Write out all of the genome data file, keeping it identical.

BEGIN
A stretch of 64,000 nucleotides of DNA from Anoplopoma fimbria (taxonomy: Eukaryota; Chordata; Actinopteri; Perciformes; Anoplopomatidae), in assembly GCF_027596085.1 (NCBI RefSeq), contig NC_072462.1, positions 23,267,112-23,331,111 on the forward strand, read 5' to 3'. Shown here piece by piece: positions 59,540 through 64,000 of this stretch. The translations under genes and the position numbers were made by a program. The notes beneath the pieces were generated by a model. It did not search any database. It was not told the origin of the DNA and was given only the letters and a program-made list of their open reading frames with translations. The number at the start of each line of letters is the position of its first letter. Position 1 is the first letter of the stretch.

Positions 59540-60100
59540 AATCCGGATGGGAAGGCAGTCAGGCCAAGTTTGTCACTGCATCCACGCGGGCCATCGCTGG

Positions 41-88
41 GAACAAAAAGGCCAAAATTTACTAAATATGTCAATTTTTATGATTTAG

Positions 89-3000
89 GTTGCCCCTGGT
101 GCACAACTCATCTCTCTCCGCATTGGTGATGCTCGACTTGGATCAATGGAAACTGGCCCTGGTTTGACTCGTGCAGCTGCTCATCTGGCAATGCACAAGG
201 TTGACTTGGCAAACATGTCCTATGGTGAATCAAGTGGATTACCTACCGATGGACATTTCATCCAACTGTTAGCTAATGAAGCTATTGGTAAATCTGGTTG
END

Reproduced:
A stretch of 64,000 nucleotides of DNA from Anoplopoma fimbria (taxonomy: Eukaryota; Chordata; Actinopteri; Perciformes; Anoplopomatidae), in assembly GCF_027596085.1 (NCBI RefSeq), contig NC_072462.1, positions 23,267,112-23,331,111 on the forward strand, read 5' to 3'. Shown here piece by piece: positions 59,540 through 64,000 of this stretch. The translations under genes and the position numbers were made by a program. The notes beneath the pieces were generated by a model. It did not search any database. It was not told the origin of the DNA and was given only the letters and a program-made list of their open reading frames with translations. The number at the start of each line of letters is the position of its first letter. Position 1 is the first letter of the stretch.

Positions 59540-60100
59540 AATCCGGATGGGAAGGCAGTCAGGCCAAGTTTGTCACTGCATCCACGCGGGCCATCGCTGG

Positions 41-88
41 GAACAAAAAGGCCAAAATTTACTAAATATGTCAATTTTTATGATTTAG

Positions 89-3000
89 GTTGCCCCTGGT
101 GCACAACTCATCTCTCTCCGCATTGGTGATGCTCGACTTGGATCAATGGAAACTGGCCCTGGTTTGACTCGTGCAGCTGCTCATCTGGCAATGCACAAGG
201 TTGACTTGGCAAACATGTCCTATGGTGAATCAAGTGGATTACCTACCGATGGACATTTCATCCAACTGTTAGCTAATGAAGCTATTGGTAAATCTGGTTG